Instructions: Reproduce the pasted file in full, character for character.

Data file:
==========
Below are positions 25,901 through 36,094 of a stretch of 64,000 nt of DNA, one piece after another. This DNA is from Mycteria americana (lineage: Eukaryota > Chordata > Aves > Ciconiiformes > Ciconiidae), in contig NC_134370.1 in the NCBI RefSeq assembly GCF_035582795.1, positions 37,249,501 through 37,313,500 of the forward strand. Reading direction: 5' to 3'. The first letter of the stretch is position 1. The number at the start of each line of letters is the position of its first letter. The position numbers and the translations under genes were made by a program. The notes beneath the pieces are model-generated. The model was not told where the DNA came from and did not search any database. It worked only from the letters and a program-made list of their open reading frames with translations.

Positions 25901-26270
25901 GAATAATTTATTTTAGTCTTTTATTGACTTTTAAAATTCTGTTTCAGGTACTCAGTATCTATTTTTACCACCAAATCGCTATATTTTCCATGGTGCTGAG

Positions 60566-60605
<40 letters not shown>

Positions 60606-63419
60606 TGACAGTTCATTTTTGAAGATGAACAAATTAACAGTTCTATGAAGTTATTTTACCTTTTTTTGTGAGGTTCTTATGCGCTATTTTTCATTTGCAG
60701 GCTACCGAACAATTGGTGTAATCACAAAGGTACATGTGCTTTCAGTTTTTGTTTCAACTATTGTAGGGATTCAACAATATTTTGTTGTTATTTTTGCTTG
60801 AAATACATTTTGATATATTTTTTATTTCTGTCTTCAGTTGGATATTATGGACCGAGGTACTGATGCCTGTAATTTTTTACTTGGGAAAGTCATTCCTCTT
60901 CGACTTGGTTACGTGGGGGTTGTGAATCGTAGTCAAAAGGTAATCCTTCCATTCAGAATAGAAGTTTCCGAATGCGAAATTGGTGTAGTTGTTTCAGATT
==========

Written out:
Below are positions 25,901 through 36,094 of a stretch of 64,000 nt of DNA, one piece after another. This DNA is from Mycteria americana (lineage: Eukaryota > Chordata > Aves > Ciconiiformes > Ciconiidae), in contig NC_134370.1 in the NCBI RefSeq assembly GCF_035582795.1, positions 37,249,501 through 37,313,500 of the forward strand. Reading direction: 5' to 3'. The first letter of the stretch is position 1. The number at the start of each line of letters is the position of its first letter. The position numbers and the translations under genes were made by a program. The notes beneath the pieces are model-generated. The model was not told where the DNA came from and did not search any database. It worked only from the letters and a program-made list of their open reading frames with translations.

Positions 25901-26270
25901 GAATAATTTATTTTAGTCTTTTATTGACTTTTAAAATTCTGTTTCAGGTACTCAGTATCTATTTTTACCACCAAATCGCTATATTTTCCATGGTGCTGAG

Positions 60566-60605
<40 letters not shown>

Positions 60606-63419
60606 TGACAGTTCATTTTTGAAGATGAACAAATTAACAGTTCTATGAAGTTATTTTACCTTTTTTTGTGAGGTTCTTATGCGCTATTTTTCATTTGCAG
60701 GCTACCGAACAATTGGTGTAATCACAAAGGTACATGTGCTTTCAGTTTTTGTTTCAACTATTGTAGGGATTCAACAATATTTTGTTGTTATTTTTGCTTG
60801 AAATACATTTTGATATATTTTTTATTTCTGTCTTCAGTTGGATATTATGGACCGAGGTACTGATGCCTGTAATTTTTTACTTGGGAAAGTCATTCCTCTT
60901 CGACTTGGTTACGTGGGGGTTGTGAATCGTAGTCAAAAGGTAATCCTTCCATTCAGAATAGAAGTTTCCGAATGCGAAATTGGTGTAGTTGTTTCAGATT